Can your gut tell your brain how to feel? Well, in the last 10 or so years it has become increasingly clear that the health of the gut is intrinsically linked to our emotions and mental health. More specifically, it is the intestinal microbiota which communicates with our brains as to the health status of our gut and vice versa.
It has been known for a long time that our gastrointestinal tract communicates with our central nervous system, but more recently evidence has demonstrated how the gut flora, made up of microorganisms, interacts with our brains.
The communication between the gut and brain is bidirectional and can be achieved via various pathways including neural, endocrine, immune, and humoral. This communication between the gut microbiota and human immune cells often occurs via toll-like receptors (TLRs; proteins that recognise all non-self-substances) and also pattern recognition receptors (PRRs; recognise patterns in pathogens that enter our body). When damage to the gut microbiota occurs, such as through bad diet or inappropriate antibiotic use, they can then influence these TLRs and PRRs to release messages to our immune cells to initiate an inflammatory response.
This immune activation includes the activation of the hypothalamic-pituitary-adrenal (HPA) axis, which then coordinates the release of corticotrophin-releasing factor and cortisol. These compounds then activate the release of inflammatory compounds called cytokines, which can affect, among many things, gut function.
If the HPA axis fails to shut off after immune activation it can cause the continual release of these inflammatory cytokines. While these inflammatory processes are critically important for eradicating the body of foreign substances, when they are overactivated, or remain in a chronic level of activation, they can be harmful.
This dysfunction can be a perpetual cycle, with chronic stress potentially leading to alterations in the functionality of the HPA axis, which can lead to altered inflammatory activation and therefore gut function. The dysregulation in the functioning of the gut flora, or microbiota, has been linked to many autoimmune diseases such as inflammatory bowel disease (i.e., Crohn’s disease), irritable bowel syndrome, and metabolic syndrome to name a few.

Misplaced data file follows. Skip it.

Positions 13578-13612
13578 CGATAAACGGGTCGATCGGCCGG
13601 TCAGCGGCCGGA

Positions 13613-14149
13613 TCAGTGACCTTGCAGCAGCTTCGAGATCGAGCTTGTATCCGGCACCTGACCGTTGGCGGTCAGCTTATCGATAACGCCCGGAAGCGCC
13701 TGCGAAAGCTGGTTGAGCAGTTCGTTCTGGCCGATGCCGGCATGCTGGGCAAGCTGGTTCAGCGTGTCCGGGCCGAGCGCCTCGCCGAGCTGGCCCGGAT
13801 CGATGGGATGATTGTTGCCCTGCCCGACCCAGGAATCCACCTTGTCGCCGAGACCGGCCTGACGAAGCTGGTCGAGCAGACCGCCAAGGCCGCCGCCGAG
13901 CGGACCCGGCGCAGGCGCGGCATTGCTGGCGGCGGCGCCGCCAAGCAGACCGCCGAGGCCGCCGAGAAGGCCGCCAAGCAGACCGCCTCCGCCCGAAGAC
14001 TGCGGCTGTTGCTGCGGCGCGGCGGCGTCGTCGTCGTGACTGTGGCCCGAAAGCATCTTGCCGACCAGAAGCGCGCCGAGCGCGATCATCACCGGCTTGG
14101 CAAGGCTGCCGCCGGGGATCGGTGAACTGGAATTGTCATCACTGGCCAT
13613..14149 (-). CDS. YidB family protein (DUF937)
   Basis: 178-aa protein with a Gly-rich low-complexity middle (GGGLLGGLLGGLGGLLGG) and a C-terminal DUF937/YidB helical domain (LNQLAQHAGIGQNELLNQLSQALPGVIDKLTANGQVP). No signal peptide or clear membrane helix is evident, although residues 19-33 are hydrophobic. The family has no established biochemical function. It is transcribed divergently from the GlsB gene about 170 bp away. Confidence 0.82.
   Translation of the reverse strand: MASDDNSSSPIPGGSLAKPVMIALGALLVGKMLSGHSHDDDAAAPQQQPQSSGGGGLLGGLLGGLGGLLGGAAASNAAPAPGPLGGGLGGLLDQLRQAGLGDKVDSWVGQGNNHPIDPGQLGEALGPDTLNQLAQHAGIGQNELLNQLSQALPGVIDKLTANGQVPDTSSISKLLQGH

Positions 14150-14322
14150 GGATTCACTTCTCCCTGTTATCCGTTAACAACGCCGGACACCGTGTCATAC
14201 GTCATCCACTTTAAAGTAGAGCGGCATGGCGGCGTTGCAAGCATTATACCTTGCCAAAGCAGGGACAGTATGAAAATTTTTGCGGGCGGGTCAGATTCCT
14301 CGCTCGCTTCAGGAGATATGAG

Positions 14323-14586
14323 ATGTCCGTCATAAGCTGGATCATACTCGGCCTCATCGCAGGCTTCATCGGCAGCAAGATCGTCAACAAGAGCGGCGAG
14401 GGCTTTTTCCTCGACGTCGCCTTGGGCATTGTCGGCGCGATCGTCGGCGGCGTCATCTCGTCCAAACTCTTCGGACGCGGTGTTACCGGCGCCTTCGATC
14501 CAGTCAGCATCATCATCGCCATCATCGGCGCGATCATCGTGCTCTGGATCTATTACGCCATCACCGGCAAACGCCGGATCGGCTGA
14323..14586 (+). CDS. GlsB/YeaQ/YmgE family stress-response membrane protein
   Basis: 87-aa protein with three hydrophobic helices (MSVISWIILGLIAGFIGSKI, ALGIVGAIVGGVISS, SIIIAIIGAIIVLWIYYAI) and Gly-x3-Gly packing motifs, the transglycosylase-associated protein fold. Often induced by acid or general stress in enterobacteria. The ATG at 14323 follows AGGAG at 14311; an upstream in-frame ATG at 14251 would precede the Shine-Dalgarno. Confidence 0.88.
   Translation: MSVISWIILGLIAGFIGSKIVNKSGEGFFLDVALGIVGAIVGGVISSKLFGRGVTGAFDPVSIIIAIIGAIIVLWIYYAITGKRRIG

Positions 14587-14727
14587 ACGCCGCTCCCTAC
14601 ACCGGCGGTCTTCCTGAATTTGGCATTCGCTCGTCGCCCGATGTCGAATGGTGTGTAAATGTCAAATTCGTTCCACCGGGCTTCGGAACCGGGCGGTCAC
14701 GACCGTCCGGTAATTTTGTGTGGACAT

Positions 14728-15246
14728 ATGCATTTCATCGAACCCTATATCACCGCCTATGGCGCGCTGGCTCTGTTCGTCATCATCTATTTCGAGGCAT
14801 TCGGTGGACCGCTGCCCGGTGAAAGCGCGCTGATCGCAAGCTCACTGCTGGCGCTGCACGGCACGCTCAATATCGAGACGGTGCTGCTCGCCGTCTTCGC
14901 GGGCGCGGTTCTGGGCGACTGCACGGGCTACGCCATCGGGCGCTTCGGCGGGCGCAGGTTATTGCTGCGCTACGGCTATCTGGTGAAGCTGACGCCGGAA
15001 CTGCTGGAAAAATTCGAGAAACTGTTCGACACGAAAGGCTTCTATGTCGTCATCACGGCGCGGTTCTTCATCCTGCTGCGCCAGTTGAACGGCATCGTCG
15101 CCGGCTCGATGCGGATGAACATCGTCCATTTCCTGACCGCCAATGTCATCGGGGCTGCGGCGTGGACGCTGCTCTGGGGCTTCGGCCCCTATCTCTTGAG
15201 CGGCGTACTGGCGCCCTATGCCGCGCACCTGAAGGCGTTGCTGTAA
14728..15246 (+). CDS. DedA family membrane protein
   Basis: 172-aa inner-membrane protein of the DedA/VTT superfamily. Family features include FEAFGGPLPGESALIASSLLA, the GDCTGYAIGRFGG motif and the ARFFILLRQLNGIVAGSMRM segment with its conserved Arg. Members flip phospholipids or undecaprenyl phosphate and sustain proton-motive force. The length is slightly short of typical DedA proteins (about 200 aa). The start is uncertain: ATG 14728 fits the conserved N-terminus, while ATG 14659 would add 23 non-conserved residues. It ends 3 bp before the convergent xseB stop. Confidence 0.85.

There is an established link between low grade, chronic inflammation and mental health and it is well-known that our stress hormone, cortisol, released during the activation of the HPA axis, is commonly dysfunctional in anxiety and depression. Therefore, it makes theoretical sense that if there is inflammation in the gut, which can travel to other areas of the body, such as the brain, that there would be an increased risk of mental health issues.
The research linking the gut microbiota and mental health is in its infancy, but there are some intriguing results in animal models. Differences in the richness and diversity of the microbiota have been demonstrated to be linked with mental health status. Links have also now been established suggesting comorbidity between psychiatric disorders (anxiety and depression) and gastrointestinal problems, so much so that the degree of psychiatric illness can predict later onset of a functional gastrointestinal disorder or vice versa.
Let’s look at a few intriguing avenues of current research: